Reggae music's best-kept secret is a reclusive skinhead bass player from New York named Victor Rice. He's the quiet musical force that gives weight and depth to most of the recordings that come out of Jeff "King Django" Baker's Version City studio and Stubborn record label, both of which are devoted to old-school ska, reggae, and rocksteady music. On his solo debut, Rice shows off his compositional chops with a solid program of instrumentals, as well as his legendarily tasteful bass playing and his often-overlooked production skills. He has an uncanny ability to evoke the magically cramped and swampy style of some of the great Jamaican recording studios during reggae's heyday -- "Twins," with its compressed drum sound and far-away trombone, could have been recorded at the Black Ark; ditto for "Northern Standard Time." "Lefty" is a guitar-driven ska instrumental that sounds like a modest tribute to Ernest Ranglin. Connoisseurs of the Version City oeuvre will notice that "Blue Dub" is the rhythm used by Rocker-T for "Grow Mi Locks" on his solo album (Nicer by the Hour). Excellent.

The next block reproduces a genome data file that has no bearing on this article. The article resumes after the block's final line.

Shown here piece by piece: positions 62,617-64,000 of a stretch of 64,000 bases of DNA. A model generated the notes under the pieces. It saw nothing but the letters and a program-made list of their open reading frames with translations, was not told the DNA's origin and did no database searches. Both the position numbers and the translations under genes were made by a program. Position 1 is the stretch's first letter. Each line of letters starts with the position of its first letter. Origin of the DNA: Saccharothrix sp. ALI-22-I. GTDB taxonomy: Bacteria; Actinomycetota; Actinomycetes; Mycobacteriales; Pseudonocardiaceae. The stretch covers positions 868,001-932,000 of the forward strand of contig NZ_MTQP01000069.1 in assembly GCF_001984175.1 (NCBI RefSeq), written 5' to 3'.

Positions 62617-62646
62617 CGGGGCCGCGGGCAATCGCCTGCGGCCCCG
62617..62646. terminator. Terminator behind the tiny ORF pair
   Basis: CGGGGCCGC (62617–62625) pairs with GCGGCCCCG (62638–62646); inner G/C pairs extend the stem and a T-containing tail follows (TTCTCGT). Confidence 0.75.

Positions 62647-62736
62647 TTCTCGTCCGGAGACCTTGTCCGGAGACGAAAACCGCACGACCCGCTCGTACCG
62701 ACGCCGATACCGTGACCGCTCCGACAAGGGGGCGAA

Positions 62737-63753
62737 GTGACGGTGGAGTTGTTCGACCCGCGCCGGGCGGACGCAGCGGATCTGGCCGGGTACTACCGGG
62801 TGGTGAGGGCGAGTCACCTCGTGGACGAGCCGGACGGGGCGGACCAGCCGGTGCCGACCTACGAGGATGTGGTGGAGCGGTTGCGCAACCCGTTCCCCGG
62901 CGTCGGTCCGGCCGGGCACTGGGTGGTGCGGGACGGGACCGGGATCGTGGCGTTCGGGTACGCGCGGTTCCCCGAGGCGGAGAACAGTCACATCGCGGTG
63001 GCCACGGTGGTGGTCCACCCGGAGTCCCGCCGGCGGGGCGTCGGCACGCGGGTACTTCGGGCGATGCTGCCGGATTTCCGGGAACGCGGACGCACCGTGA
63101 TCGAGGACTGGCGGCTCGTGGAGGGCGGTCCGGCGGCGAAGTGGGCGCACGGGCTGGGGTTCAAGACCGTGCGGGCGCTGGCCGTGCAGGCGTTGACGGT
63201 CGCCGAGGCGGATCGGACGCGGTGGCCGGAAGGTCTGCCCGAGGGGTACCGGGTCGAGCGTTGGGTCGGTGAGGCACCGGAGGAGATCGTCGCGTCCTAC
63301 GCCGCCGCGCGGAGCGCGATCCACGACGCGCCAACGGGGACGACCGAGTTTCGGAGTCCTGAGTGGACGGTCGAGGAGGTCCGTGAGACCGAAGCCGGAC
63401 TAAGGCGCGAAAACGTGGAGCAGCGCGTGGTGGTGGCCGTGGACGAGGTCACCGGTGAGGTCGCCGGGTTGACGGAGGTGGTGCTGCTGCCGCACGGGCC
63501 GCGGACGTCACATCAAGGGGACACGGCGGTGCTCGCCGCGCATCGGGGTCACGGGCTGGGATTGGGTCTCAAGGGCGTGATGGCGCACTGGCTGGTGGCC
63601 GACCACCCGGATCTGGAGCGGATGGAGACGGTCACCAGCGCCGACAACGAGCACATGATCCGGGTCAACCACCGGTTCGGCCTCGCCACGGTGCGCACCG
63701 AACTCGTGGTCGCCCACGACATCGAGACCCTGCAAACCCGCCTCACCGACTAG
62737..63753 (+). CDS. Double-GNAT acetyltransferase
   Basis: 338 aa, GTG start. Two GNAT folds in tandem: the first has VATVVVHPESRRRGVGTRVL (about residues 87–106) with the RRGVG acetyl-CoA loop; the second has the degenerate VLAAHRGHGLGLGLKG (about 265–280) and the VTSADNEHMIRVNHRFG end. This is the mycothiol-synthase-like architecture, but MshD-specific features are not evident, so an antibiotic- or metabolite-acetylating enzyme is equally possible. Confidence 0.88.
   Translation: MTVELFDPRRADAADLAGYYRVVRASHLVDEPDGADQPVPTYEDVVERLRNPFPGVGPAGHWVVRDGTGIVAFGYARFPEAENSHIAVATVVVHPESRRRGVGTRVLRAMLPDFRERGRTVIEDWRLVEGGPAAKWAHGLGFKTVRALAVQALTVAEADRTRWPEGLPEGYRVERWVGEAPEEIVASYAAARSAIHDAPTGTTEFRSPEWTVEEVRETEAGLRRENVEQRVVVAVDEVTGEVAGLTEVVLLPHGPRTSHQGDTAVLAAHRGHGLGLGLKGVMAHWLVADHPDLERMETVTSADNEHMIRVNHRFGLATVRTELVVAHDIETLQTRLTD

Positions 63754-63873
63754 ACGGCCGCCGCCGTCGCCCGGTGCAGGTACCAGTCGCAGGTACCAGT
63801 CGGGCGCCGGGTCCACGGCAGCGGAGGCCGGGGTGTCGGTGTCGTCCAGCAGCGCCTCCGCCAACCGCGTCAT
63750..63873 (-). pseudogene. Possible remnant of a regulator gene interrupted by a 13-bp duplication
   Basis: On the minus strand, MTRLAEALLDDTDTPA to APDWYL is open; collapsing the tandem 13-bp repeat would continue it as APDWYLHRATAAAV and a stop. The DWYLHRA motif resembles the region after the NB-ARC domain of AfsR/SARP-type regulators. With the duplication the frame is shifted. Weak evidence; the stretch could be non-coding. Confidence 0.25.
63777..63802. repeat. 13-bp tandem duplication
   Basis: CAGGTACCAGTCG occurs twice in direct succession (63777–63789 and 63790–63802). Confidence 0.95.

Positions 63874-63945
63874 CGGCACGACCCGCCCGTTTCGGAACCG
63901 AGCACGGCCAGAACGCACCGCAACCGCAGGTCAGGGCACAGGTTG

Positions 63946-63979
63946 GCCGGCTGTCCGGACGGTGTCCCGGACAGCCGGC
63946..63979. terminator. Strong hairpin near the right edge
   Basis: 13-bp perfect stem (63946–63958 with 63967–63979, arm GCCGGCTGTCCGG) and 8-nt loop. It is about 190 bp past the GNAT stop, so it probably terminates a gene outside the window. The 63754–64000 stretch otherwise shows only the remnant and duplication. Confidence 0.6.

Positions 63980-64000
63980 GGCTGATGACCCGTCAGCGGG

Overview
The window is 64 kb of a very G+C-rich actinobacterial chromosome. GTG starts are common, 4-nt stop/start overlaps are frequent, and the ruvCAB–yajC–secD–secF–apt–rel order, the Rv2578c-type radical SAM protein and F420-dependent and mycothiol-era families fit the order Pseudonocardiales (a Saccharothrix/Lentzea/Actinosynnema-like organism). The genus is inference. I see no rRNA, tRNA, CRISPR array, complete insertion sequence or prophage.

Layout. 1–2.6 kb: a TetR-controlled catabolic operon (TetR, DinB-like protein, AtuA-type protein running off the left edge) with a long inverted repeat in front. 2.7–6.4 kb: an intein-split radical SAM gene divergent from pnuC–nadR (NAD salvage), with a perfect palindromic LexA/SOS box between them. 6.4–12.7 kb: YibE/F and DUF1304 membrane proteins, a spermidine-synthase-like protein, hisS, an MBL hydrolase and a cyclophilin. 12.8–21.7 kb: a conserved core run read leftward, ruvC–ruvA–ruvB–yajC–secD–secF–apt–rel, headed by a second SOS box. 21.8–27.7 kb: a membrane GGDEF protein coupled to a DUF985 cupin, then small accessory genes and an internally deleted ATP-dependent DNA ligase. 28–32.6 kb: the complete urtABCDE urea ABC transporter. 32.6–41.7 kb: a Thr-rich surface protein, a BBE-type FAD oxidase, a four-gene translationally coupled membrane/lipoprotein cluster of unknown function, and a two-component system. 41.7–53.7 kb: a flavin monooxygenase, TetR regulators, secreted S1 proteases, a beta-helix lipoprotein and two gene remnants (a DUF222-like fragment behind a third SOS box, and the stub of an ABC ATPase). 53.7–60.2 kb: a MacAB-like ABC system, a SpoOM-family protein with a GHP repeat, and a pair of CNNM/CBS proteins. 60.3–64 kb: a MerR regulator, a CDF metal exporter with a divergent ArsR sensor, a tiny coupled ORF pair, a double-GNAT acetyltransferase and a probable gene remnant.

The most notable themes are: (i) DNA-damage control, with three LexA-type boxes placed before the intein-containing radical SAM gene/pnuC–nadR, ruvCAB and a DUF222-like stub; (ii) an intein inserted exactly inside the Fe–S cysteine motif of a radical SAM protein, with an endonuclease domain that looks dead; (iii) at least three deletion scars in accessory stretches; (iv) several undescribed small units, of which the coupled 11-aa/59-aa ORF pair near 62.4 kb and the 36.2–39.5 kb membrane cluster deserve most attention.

AllMusic Review by Rick Anderson